That is, this ruling essentially would reduce congressional power to remediate disputes in the best interest of the general welfare. MOST companies employed that tactic at will, as well as letting loose armed goons to bash in the heads of those who dared to interfere with their "right to freedom of contract".

Justice Holmes also commented, "But suppose the only effect really were to tend to bring about the complete unionizing of such railroad laborers as Congress can deal with, I think that object alone would justify the act. I quite agree that the question what and how much good labor unions do is one on which intelligent people may differ--I think that laboring men sometimes attribute to them advantages, as many attribute to combinations of capital disadvantages, that really are due to economic conditions of a far wider and deeper kind--but I could not pronounce it unwarranted if Congress should decide that to foster a strong union was for the best interest not only of the men [meaning individual persons], but of the railroads and the country at large."

Anonymous said...

Both justices also chastised the majority opinion’s insistence that unions had no “real or substantiated connection with commerce”. They explained that work stoppages by INDIVIDUALS in the transportation industry had a direct impact on the movement and flow of goods across state lines.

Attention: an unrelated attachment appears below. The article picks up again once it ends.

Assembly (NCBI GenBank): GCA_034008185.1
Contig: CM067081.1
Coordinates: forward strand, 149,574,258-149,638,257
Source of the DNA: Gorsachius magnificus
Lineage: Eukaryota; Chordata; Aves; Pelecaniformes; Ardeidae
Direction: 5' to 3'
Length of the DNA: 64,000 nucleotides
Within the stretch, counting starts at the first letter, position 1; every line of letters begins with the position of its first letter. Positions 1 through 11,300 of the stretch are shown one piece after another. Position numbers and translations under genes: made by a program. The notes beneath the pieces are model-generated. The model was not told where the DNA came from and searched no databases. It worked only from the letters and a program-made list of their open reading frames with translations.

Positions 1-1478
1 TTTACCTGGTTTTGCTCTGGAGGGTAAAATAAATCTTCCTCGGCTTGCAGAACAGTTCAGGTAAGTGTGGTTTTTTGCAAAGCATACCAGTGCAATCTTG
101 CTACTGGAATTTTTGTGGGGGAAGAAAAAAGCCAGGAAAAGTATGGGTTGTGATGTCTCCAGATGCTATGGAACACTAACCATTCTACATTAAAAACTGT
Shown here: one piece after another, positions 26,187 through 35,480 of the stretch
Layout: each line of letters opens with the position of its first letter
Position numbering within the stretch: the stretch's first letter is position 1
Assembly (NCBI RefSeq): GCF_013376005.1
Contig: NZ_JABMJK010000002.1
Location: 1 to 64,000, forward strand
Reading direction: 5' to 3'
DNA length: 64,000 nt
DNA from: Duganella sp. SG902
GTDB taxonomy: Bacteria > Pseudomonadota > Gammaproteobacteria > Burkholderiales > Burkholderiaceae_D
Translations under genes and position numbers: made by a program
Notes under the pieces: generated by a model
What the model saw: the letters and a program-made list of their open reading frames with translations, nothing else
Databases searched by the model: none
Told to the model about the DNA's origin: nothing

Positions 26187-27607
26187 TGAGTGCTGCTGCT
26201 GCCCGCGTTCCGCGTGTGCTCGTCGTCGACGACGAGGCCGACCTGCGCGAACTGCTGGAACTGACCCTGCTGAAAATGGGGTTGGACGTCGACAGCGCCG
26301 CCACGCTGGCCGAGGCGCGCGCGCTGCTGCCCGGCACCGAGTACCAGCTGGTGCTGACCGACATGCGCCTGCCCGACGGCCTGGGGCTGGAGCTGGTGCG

Therefore, Congress has a duty to prevent strikes [should workers, as individuals, find the yellow dog contracts as a threat to his right to assemble] and the creation of monopolies [in that companies, ALL possessing the same power, could solely dictate terms of employment to benefit them].

So while supposedly Erdman (the law) interfered with freedom of contract--the right of an employer to fire for any reason, the right for a worker to quit for any reason--the Justices concluded that a person “will faithfully perform his duty [his job], whether he be a member or not a member of a labor organization...It is the EMPLOYEE AS A MAN and AND NOT AS A MEMBER OF A LABOR ORGANIZATION who labors in the service of an interstate carrier”. Therefore, Congress has the right to legislate in this circumstance because it is protecting the rights of the NATURAL PERSON.

But perhaps MOST importantly is that each Justice noted how Harlan personalized his legal rationale by focusing on the Adair’s actions of joining a union and not the railroad’s action of firing him. Why? So Harlan could avoid having to consider whether a corporation is a “person” protected by the Due Process Clause.

Remember, the Supreme Court has NEVER determined in ANY case whether a corporation is a natural person afforded constitutional rights similar to people. Only a court reporter in the infamous Santa Clara case (1886) inserted that language into the ruling. So subsequent decisions now firmly rest on that phantom precedent granting companies with rights NEVER intended for them.

Dad29 said...

Good stuff.

And I doubt seriously that Arkes views corporations as 'men' under natural law.

How-some-ever, many small businesses are not incorporated; they're LLPs or partnerships, or sole-ownerships.

Lotsa variables, eh?

Dad29 said...

Lochner, by the way, was correctly decided.